What do you do to improve as a writer?
Reading other great novels is probably the number one way I learn how to improve now. When I first started I devoured every writing craft book I could find. I still read them, but nothing teaches me how to write better than reading great writing. I’m not one of those authors who’ll sit down with different colored highlighters and index cards and figure out exactly what makes a particular book tick (though I know of many who this works for). I learn better by osmosis.
What are a few of your favorite books not written by you?
I always find this question amusing when I see you ask it of authors. Do you get a lot of folks picking their own books as their favorites? Ha ha. I have so many favorite books in the CBA alone. One author I’m recommending everywhere I go is Sibella Giorello. Her first novel The Stones Cry Out won a Christy award for first novel, and her second book The Rivers Run Dry is even better.
If I write half as well as Sibella someday I’ll be doing well.
I love thrillers, so hook me up with a new James Scott Bell, Randy Singer, Tim Downs or James David Jordan and I’ll be happy. I also love Jenny B. Jones! Her books crack me up. One other author I like telling people about is Renee Riva. Her first novel Saving Sailor and its sequel Taking Tuscany were fantastic. Kinda like To Kill A Mockingbird meets Because of Winn-Dixie.
Have you received a particularly memorable reader response?
I’m still wet behind the ears, so I haven’t had too many reader responses. I’m looking forward to hearing from my readers!
Do you have a pet peeve to do with this business?
Not really. I’ve been so amazed by the generosity of CBA authors, and the editors and agents I’ve come to know have also been fantastic.
What’s your favorite part of being a writer/least?
My least favorite part is having to manage my own time. My favorite part is managing my own time. Seriously …
I do love the freedom of being self-employed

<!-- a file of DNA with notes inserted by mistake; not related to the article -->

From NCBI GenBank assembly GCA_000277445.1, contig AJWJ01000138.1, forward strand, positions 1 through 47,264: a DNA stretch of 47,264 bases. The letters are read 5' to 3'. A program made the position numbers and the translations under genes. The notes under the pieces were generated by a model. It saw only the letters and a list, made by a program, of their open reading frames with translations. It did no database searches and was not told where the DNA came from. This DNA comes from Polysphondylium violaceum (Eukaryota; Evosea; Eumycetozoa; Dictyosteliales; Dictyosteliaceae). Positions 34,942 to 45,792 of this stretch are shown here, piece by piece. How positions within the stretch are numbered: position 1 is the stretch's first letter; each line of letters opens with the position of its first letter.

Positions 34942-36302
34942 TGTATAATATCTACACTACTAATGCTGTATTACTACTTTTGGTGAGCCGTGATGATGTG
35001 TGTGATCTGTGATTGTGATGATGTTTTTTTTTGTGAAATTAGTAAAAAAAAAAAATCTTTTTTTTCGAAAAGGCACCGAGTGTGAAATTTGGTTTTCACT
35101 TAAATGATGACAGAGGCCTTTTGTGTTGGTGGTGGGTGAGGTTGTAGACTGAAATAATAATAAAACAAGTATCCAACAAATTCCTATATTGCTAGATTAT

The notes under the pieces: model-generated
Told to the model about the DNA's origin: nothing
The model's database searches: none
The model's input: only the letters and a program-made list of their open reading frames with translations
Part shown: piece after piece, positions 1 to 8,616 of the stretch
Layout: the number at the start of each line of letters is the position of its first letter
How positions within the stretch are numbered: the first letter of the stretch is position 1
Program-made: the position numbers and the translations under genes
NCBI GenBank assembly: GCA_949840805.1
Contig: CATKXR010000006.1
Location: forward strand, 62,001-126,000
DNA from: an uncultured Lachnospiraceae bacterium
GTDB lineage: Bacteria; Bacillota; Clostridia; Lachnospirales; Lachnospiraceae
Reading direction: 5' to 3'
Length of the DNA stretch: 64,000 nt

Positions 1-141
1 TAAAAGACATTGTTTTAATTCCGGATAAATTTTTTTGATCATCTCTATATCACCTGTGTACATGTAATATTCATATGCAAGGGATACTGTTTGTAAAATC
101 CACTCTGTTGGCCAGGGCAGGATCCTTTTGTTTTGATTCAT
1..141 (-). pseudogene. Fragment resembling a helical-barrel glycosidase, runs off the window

(I’m my own boss at my day job too), but it also has its downsides. If I don’t meet a self-imposed deadline, it’s so hard to penalize myself.
Another of my favorite parts was seeing my book cover for the first time.
Tyndale surprised me with it on stage at the Writing for the Soul conference, and I was blown away. The designer, Jennifer Ghionzoli, captured the themes of the story so beautifully. I had always thought the coolest part of the entire process would be seeing the book cover for the first time, and I was right. For me that’s so awesome.
What has surprised you most about this industry?
Wow, that’s a good question. Some of what I mentioned about being surprised on my journey to publication applies here. One thing I’ve been very blessed to discover is how kind and generous Christian authors can be. I’ve corresponded with so many who’ve given so generously of their time and have been huge encouragements in my life.
Advice to aspiring writers?
Don’t be afraid to write the book of your heart.
Write something you’d love to read, not what you think the market needs
or you neighbor would like—what do you like?
Also, never give up. If God has put the desire in your heart to write (and He is the one who gives us our dreams), He has a way to fulfill it. Maybe it won’t happen exactly the way you first envision. If it had been up to me, I would’ve won the first Operation First Novel contest, but I am so glad now that I didn’t. Because God had me wait to be published, I was able to finish a second novel without the pressure of a contracted deadline. And I made connections I didn’t have in the beginning. God’s timing is always perfect!
Seek first the kingdom of God. This is something I’m having to live out day by day, but God keeps whispering it in my ear. Maybe He’s whispering it in yours too. Then, after we seek Him, all the rest will be added unto us. Thanks so much for having me, Gina!